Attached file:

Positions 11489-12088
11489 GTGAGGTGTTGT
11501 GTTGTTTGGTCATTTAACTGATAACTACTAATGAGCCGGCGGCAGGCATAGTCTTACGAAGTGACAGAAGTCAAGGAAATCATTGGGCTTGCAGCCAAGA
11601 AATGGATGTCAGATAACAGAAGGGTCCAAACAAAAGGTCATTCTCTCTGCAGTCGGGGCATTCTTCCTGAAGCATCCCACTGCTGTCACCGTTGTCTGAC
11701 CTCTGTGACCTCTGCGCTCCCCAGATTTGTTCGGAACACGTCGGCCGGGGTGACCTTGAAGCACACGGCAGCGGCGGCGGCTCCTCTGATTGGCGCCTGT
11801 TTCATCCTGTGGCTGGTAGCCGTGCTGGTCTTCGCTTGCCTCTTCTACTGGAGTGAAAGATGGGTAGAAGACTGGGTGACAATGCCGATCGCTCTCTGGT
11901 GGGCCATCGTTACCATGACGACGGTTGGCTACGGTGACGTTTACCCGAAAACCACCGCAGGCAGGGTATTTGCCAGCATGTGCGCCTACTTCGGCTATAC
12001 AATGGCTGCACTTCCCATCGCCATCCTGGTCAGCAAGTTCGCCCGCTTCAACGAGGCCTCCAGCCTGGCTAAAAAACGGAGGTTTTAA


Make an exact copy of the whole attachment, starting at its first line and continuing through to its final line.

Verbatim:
Positions 11489-12088
11489 GTGAGGTGTTGT
11501 GTTGTTTGGTCATTTAACTGATAACTACTAATGAGCCGGCGGCAGGCATAGTCTTACGAAGTGACAGAAGTCAAGGAAATCATTGGGCTTGCAGCCAAGA
11601 AATGGATGTCAGATAACAGAAGGGTCCAAACAAAAGGTCATTCTCTCTGCAGTCGGGGCATTCTTCCTGAAGCATCCCACTGCTGTCACCGTTGTCTGAC
11701 CTCTGTGACCTCTGCGCTCCCCAGATTTGTTCGGAACACGTCGGCCGGGGTGACCTTGAAGCACACGGCAGCGGCGGCGGCTCCTCTGATTGGCGCCTGT
11801 TTCATCCTGTGGCTGGTAGCCGTGCTGGTCTTCGCTTGCCTCTTCTACTGGAGTGAAAGATGGGTAGAAGACTGGGTGACAATGCCGATCGCTCTCTGGT
11901 GGGCCATCGTTACCATGACGACGGTTGGCTACGGTGACGTTTACCCGAAAACCACCGCAGGCAGGGTATTTGCCAGCATGTGCGCCTACTTCGGCTATAC
12001 AATGGCTGCACTTCCCATCGCCATCCTGGTCAGCAAGTTCGCCCGCTTCAACGAGGCCTCCAGCCTGGCTAAAAAACGGAGGTTTTAA